This Saturday, April 22 is Earth Day. The 47th one, in fact, since its founding in 1970. The Earth Day story is actually pretty fascinating. The project's website sets the stage: "At the time, Americans were slurping leaded gas through massive V8 sedans. Industry belched out smoke and sludge with little fear of legal consequences or bad press. Air pollution was commonly accepted as the smell of prosperity. 'Environment' was a word that appeared more often in spelling bees than on the evening news."
Into this reality came Earth Day founder Gaylord Nelson, then a U.S. Senator from Wisconsin. "Inspired by the student anti-war movement, he realized that if he could infuse that energy with an emerging public consciousness about air and water pollution, it would force environmental protection onto the national political agenda. Senator Nelson announced the idea for a 'national teach-in on the environment' to the national media...(and) to promote events across the land."
"Teach-in on the environment"? Yikes. Anyone younger than me will be puzzled by the term. You see, in 1970, everything that happened ended with "-in". There were sit-ins, love-ins, even the famous "bed-in" that John Lennon and Yoko Ono used to protest the Vietnam War in Montreal in 1969. The phrasing seems quaint in 2017. And I am sorry but "Earth Day" is a bit quaint-sounding too.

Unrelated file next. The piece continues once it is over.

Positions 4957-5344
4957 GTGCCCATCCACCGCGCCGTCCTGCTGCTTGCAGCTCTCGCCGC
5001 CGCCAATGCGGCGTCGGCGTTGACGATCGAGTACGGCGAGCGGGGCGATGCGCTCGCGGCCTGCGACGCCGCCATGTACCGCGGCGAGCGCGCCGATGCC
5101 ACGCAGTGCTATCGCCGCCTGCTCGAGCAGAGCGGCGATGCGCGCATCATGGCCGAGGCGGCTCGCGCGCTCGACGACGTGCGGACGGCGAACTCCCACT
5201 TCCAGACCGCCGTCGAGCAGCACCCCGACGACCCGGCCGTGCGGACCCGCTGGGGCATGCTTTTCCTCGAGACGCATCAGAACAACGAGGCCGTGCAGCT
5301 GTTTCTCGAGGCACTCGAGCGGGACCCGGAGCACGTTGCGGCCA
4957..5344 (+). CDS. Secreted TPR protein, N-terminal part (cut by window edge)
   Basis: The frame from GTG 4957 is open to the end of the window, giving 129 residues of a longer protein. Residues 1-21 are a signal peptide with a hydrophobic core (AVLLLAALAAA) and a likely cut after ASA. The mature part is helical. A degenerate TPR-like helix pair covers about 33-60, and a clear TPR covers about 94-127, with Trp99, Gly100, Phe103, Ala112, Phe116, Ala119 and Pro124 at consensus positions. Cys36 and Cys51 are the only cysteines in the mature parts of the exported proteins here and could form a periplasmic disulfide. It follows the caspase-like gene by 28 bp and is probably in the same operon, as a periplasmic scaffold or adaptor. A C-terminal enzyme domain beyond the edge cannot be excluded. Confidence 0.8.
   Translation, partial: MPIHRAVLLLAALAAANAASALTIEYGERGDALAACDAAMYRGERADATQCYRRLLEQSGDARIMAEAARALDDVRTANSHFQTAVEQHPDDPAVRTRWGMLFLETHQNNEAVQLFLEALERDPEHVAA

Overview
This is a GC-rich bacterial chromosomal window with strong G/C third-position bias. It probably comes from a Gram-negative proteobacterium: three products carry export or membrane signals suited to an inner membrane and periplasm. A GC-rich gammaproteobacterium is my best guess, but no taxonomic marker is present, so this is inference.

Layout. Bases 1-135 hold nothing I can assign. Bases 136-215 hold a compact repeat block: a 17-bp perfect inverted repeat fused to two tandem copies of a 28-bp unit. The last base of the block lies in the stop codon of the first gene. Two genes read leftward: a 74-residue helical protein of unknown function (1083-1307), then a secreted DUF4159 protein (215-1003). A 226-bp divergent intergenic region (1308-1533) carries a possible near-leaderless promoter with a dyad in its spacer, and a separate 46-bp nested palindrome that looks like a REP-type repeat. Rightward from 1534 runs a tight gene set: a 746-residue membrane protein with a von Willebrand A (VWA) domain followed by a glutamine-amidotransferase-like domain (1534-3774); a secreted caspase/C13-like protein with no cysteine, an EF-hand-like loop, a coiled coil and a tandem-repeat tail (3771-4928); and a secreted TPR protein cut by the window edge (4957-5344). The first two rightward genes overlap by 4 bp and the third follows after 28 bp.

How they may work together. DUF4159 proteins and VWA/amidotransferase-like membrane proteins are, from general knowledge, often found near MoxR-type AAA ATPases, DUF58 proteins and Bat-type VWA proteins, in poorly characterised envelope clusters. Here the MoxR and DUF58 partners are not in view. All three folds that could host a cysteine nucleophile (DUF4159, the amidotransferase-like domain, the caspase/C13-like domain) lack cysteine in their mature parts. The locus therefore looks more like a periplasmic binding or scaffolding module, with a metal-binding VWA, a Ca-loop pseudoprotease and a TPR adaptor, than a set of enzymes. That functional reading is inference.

But here is the thing: Earth Day was one of early drivers of serious discussion about the environment, including animal habitat and extinction. And that discussion led to the creation of the Clean Air, Clean Water, and Endangered Species Acts in the U.S. by the end of that year.
The situation in Canada was and is complicated by overlapping federal and provincial powers, and by and large legislative action came considerably later. Canada's Species at Risk Act became law in 2002, Ontario's Environmental Protection Act in 2004. Still, all legislation comes from discussion, and all discussion comes from awareness. And Earth Day remained among the few broad awareness movements about the environment through the '70s and into the new millennium.
Today, few disagree that the environment is one of, if not the most, pressing issue facing our species and all the others that we share our world with — animals and people alike. Protections are under threat almost everywhere most of the time. We need all the reminders we can get that our home, our planet needs us to act. One of those reminders is Earth Day. We need it more than ever.
P.S. To read more about the fascinating history of Earth Day, please visit its website.